Schubach recommends speaking to a few agents or brokers before making a purchase, so you don’t fall for one sales pitch. You could also look for someone working as a fiduciary — including certified financial planners and brokers — which means they must recommend products that put your best interests first, even if another annuity might pay a higher commission. Alternatively, you could hire an adviser who charges for their time and doesn’t earn commissions to compare products for you. 

6. Changing your mind is hard and sometimes impossible 

In exchange for their return and income guarantees, annuities usually require you to lock up your money for years. If you cancel, to move your money out, before you start collecting income from the annuity, you could owe a steep surrender charge. It’s common for annuities to charge 7% of your balance for canceling in the first year, with the penalty gradually reducing over time until it’s gone, perhaps after seven years. 

And once you “annuitize the contract” and start collecting income from an annuity, you’re locked in and usually can’t get your premium back. 

7. But you could get some money out early 

“The majority of products have some free withdrawal policies, where you can get money out with no surrender charge,” says DiGangi. For example, an annuity might let you take out up to 15% of your balance per year without owing a penalty.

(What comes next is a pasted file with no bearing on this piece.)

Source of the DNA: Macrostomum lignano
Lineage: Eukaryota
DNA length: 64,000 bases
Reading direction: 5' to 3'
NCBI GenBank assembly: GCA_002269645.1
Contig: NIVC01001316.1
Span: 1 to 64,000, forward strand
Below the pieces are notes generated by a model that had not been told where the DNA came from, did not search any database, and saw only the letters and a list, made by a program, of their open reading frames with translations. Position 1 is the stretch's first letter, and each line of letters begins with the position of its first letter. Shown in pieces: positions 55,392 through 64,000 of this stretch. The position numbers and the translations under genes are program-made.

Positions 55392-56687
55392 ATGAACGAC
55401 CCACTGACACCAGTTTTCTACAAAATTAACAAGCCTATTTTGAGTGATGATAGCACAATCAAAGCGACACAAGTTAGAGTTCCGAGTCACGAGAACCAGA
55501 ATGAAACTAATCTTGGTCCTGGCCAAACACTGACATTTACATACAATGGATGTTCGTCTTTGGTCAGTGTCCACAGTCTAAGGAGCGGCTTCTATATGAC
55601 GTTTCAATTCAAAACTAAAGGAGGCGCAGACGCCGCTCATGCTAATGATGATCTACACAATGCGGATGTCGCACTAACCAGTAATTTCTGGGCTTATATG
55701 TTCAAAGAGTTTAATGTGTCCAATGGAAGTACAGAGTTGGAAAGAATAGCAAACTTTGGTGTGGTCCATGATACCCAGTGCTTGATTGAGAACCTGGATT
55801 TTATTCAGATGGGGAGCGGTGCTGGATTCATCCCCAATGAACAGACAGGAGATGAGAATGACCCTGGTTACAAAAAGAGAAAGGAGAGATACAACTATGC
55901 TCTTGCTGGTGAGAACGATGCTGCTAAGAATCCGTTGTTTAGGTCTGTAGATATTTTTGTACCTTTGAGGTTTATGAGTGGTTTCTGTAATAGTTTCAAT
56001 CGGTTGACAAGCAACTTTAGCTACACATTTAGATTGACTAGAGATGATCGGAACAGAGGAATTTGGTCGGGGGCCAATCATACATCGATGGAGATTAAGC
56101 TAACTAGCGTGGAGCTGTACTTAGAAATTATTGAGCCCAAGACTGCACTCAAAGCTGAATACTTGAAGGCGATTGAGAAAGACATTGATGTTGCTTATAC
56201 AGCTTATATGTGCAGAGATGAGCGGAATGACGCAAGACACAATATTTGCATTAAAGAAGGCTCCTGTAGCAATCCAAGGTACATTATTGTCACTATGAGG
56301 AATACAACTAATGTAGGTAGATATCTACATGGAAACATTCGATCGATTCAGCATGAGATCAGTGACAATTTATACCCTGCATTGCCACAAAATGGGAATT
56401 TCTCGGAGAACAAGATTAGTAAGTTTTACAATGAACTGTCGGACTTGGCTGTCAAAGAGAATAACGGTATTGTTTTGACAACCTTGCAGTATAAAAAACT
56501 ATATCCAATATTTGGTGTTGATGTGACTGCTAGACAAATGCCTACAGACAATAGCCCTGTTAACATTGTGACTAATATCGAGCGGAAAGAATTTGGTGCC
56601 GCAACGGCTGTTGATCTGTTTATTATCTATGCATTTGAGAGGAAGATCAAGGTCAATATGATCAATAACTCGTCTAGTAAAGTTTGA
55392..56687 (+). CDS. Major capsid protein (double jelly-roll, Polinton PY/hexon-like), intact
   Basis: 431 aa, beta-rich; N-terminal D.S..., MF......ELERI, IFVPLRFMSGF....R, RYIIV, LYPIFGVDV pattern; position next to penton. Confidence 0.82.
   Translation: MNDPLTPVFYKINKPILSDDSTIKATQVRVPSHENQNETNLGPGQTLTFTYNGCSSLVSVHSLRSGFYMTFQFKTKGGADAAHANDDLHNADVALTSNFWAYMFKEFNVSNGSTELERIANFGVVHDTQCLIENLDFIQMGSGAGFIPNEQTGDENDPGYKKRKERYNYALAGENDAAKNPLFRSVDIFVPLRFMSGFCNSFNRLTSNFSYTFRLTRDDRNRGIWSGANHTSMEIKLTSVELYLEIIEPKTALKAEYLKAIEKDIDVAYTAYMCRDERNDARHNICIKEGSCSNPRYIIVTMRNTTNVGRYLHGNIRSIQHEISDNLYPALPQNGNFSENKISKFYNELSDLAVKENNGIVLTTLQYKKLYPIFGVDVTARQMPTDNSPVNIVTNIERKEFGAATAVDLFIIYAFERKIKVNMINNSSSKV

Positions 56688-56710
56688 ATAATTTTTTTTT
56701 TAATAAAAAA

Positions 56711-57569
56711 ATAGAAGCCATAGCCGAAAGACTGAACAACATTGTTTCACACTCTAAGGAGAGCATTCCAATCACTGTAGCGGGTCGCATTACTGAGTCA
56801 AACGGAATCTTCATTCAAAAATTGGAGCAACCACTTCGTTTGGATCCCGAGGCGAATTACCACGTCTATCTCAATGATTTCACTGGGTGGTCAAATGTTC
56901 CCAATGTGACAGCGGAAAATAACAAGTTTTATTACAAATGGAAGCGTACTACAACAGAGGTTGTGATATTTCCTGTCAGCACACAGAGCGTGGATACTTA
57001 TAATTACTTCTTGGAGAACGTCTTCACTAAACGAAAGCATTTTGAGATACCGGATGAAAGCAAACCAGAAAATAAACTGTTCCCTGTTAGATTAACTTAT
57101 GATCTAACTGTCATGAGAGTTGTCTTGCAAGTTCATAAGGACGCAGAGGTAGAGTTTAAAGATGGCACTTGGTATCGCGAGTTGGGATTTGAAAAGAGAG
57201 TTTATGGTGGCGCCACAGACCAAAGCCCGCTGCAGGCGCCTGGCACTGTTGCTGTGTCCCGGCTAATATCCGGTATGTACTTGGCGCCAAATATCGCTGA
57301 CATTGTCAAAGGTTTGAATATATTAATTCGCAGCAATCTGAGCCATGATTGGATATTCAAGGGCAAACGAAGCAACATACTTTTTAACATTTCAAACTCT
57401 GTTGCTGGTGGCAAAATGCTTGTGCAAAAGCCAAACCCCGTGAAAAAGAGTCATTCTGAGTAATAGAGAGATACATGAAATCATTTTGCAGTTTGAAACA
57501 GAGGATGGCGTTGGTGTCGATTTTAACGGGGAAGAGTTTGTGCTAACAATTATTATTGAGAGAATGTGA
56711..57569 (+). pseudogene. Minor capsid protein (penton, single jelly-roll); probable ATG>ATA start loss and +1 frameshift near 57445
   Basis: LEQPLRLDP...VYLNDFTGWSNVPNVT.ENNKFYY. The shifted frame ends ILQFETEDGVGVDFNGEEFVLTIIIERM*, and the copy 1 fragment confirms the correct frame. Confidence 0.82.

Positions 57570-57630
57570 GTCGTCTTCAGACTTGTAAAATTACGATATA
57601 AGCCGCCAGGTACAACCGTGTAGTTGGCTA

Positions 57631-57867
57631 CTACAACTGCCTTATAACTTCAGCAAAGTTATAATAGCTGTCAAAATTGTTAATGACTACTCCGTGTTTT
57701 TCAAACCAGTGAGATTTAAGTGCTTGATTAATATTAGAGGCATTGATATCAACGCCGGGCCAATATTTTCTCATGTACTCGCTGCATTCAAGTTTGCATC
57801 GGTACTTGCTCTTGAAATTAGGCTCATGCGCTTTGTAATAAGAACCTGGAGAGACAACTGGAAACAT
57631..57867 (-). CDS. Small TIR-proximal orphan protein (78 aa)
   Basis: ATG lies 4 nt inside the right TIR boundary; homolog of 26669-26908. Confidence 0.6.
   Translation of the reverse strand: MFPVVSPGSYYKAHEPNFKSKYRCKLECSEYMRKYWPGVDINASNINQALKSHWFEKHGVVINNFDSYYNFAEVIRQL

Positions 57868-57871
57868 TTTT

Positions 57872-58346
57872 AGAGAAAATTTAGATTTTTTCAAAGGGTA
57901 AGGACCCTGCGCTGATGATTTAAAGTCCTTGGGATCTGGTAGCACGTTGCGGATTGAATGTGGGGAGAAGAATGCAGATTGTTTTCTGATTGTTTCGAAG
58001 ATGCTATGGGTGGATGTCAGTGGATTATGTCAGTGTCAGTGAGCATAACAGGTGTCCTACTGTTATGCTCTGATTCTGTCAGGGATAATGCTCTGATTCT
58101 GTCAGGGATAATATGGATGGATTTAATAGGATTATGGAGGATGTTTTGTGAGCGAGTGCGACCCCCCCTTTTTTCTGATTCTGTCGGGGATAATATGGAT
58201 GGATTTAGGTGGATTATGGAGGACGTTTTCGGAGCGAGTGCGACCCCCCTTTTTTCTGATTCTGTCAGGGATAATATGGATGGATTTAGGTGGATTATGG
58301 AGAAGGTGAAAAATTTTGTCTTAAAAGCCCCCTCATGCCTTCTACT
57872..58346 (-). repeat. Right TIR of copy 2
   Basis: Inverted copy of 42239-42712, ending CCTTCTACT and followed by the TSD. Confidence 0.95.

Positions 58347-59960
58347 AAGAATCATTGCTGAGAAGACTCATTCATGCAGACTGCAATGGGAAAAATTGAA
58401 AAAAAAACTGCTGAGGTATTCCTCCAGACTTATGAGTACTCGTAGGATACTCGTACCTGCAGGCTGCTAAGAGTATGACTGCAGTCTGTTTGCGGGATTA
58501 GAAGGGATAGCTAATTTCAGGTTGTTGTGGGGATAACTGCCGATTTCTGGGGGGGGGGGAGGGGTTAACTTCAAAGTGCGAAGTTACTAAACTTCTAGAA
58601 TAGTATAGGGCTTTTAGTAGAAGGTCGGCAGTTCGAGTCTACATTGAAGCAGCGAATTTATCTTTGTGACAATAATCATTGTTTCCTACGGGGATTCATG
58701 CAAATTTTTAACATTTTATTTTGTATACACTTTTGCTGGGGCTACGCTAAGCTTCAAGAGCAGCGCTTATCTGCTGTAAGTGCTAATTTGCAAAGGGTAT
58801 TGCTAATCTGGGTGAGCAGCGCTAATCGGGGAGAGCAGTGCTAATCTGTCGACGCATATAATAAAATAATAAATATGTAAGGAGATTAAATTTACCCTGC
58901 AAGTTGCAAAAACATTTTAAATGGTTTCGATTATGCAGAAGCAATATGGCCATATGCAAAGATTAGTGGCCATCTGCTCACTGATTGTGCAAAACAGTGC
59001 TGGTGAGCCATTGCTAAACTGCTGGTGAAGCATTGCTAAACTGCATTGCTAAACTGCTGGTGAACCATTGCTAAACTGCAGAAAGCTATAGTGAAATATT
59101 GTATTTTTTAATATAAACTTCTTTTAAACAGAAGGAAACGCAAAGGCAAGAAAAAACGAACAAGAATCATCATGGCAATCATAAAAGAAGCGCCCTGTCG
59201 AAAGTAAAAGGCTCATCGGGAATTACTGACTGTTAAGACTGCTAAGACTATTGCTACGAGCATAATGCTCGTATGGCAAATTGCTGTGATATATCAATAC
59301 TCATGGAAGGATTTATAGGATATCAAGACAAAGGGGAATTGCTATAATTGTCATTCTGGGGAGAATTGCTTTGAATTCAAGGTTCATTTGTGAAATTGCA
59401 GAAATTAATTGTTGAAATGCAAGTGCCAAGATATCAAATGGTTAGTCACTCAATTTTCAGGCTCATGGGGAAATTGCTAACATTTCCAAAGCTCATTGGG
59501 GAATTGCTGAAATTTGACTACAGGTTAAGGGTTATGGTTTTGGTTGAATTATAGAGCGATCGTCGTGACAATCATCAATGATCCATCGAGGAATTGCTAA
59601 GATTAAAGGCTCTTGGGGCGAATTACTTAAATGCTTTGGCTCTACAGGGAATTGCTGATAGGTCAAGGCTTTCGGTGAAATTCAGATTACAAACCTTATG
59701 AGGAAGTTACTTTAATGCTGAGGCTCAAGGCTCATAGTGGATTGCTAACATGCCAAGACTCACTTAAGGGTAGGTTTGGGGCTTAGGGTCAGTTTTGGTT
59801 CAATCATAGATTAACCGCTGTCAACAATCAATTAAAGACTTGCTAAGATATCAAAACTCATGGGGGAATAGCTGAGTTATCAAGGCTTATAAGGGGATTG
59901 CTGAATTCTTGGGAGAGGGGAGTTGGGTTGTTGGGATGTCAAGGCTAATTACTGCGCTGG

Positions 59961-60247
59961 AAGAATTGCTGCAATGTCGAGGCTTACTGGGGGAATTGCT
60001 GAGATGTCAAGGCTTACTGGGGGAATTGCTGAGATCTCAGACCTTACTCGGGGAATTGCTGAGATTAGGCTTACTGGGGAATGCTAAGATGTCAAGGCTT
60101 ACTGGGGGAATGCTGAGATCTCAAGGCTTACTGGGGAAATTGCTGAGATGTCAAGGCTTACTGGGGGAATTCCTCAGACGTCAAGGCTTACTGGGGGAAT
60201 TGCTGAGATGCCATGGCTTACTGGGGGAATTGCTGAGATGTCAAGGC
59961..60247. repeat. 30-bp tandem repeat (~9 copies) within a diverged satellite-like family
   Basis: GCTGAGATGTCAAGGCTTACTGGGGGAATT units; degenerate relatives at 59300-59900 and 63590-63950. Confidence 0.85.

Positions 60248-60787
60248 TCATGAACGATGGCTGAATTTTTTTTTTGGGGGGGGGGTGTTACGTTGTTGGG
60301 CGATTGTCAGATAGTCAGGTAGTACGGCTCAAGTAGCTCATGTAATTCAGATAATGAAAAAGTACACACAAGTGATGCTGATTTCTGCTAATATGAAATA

8. Annuities could create an inheritance 

If you set up an annuity with payments for life, you could request a minimum number of years of payments, like 20 years. If you die before 20 years have passed, your heirs receive any remaining payments. 

Increasing the guaranteed number of payments does reduce the monthly income. If your annuity hasn’t started making payments, your heirs could inherit the account value. “Some contracts have an enhanced death benefit. For example, if your contract is worth $100k, your heirs receive $110k,” says Tyler from Nassau Financial Group. 

9. Annuities should be just one part of your retirement portfolio 

DiGangi says don't put all your savings in an annuity, even if the current rates are tempting. “You really want to make sure your liquidity needs are covered outside of the annuity while having a bucket of other investments for growth — 20% to 30% of your savings is a guidepost for how much to put in annuities. ”

10. You already have an annuity through Uncle Sam 

Tyler points out that Social Security operates like an annuity. You pay taxes throughout your career to fund your benefit. When you retire, you receive guaranteed monthly income for the rest of your life, based on how much you paid in. Pensions follow a similar approach.  

Note: This item first appeared in Kiplinger’s Retirement Report, our popular monthly periodical that covers key concerns of affluent older Americans who are retired or preparing for retirement. Subscribe for retirement advice that’s right on the money.

David Rodeck
Contributing Writer, Kiplinger's Retirement Report